All 4 Home Teams Win on NFL Divisional Round Weekend for 1st Time Since 2005

Matt FitzgeraldCorrespondent IIIJanuary 17, 2016

Denver Broncos quarterback Peyton Manning gestures during the first half in an NFL football divisional playoff game against the Pittsburgh Steelers, Sunday, Jan. 17, 2016, in Denver. (AP Photo/Joe Mahoney)
Joe Mahoney/Associated Press

A rarity occurred during this year's divisional round of the NFL postseason. All four home teams protected their turf and moved on to the conference championship games for the first time in over a decade.

NFL Network's Andrew Siciliano alluded to the possibility before the Denver Broncos knocked off the Pittsburgh Steelers, 23-16, to conclude the divisional round Sunday:

ESPN Stats & Info revealed the last time the top two seeds of their respective conferences played each other on championship weekend:

The New England Patriots, who defeated the Kansas City Chiefs, 27-20, on Saturday, will travel to Denver to take on the Broncos for AFC bragging rights next Sunday, when legendary quarterbacks Tom Brady and Peyton Manning will vie for further glory.

On the strength of Sunday's 31-24 triumph over the Seattle Seahawks, the Carolina Panthers will host another NFC West foe, the Arizona Cardinals, for the right to suit up for Super Bowl 50.

Arizona survived a Hail Mary touchdown pass and subsequent overtime to advance through the divisional round with a 26-20 win over the Green Bay Packers on Saturday.

The duel between Manning and Brady will have the usual accompanying modesty between the two signal-callers, who will insist the game is about their teams and not them as individuals.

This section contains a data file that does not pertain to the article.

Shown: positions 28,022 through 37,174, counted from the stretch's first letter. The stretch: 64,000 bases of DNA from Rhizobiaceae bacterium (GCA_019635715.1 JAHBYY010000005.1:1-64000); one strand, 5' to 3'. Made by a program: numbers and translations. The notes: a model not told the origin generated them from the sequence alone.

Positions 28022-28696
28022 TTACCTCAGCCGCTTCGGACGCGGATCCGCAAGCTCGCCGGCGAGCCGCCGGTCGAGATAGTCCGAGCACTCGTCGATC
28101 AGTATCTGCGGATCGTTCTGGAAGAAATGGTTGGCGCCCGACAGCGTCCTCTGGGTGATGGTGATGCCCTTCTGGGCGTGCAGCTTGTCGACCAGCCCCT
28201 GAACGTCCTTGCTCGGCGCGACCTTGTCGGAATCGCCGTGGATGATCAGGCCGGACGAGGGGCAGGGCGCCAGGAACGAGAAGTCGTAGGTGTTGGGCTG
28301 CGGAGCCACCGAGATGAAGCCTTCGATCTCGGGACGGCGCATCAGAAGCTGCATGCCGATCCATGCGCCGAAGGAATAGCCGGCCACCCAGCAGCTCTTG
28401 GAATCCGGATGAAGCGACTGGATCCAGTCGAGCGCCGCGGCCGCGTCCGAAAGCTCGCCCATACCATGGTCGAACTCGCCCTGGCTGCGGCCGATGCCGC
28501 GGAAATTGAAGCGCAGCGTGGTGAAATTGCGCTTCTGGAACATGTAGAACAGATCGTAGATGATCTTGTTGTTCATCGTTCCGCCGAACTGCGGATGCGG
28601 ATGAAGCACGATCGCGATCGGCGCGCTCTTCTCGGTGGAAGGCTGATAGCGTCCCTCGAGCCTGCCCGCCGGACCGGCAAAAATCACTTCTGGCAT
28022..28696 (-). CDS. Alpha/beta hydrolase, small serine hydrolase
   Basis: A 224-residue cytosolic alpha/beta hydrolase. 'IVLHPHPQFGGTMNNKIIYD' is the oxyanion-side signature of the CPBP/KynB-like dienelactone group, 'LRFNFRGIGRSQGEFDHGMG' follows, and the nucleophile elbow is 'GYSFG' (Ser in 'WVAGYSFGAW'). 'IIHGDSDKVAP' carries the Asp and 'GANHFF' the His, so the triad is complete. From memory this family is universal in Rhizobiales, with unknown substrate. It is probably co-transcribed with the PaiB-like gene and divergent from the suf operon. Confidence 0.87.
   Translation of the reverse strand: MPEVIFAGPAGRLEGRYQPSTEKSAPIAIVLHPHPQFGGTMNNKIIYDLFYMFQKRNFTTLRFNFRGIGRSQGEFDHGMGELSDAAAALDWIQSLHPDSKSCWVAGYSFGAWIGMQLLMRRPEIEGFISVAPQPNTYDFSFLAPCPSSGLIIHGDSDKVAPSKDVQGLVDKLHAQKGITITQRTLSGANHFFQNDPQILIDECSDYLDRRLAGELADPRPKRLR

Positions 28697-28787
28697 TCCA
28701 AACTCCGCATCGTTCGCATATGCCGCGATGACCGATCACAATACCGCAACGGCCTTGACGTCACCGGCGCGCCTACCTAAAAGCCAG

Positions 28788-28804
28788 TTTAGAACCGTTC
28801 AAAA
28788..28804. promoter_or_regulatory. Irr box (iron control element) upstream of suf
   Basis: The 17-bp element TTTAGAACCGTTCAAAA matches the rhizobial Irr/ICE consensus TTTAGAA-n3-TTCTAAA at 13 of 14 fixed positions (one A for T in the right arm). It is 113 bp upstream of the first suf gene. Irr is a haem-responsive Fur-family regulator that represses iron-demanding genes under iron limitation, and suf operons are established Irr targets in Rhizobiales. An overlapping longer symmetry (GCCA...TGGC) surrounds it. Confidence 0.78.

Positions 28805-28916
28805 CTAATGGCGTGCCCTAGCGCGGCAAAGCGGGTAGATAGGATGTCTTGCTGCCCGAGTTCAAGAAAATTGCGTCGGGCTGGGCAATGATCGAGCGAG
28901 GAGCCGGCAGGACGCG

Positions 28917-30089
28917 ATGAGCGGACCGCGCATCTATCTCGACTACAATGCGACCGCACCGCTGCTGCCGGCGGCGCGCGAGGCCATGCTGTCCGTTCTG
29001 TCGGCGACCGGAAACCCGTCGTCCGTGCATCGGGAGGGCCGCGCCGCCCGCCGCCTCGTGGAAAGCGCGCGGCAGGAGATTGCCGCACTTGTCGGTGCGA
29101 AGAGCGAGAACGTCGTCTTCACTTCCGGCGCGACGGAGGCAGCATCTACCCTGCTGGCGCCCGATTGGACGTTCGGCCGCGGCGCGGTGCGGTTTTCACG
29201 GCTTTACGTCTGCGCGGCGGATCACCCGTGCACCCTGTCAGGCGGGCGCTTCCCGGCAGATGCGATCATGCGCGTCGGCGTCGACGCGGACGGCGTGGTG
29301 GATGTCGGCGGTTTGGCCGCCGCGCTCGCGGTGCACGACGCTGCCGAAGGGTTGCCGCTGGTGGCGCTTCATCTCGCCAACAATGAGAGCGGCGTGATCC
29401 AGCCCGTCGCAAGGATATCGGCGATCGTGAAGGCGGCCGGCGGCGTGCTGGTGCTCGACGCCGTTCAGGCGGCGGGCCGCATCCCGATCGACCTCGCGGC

Of course, no one will listen. Comparisons are inevitable as two of the most visible stars of their era take center stage in their pursuit of the Lombardi Trophy.

Uproxx Sports' Dave Rappoccio highlighted how steady the AFC has been in terms of which teams have gone deep in the postseason—with an elite QB being the common variable:

While many fans may be tiring of Brady-Manning showdowns, the NFC represents a welcome reprieve.

Carolina and Arizona represent new blood. The Seahawks played in the last two Super Bowls but will not participate in Super Bowl 50 thanks to the now-16-1 Panthers.

Oh, and the matchup of QBs isn't bad, either. Cam Newton may win the league MVP award for his efforts this season, while Cardinals star Carson Palmer has enjoyed a career renaissance in the desert.

Head coach "Riverboat" Ron Rivera is keen on taking risks, making Carolina a wilder card of a No. 1 seed than most presume. Arizona coach Bruce Arians is known for his aggressive style as well and won't be afraid to challenge the Panthers' formidable secondary with a vertical passing game.

The old guard and an epic rivalry will likely garner a ton of attention for the AFC. However, the Panthers and Cardinals were the first- and second-highest-scoring teams, respectively, in the NFL this season.

Regardless of whoever emerges next weekend as the Super Bowl 50 participants, an epic clash is bound to be in store for the finale. The four best teams in football haven't been upended by a hot wild-card upstart this time around, which gives credence to the long 16-game hauls they went through to get to this point.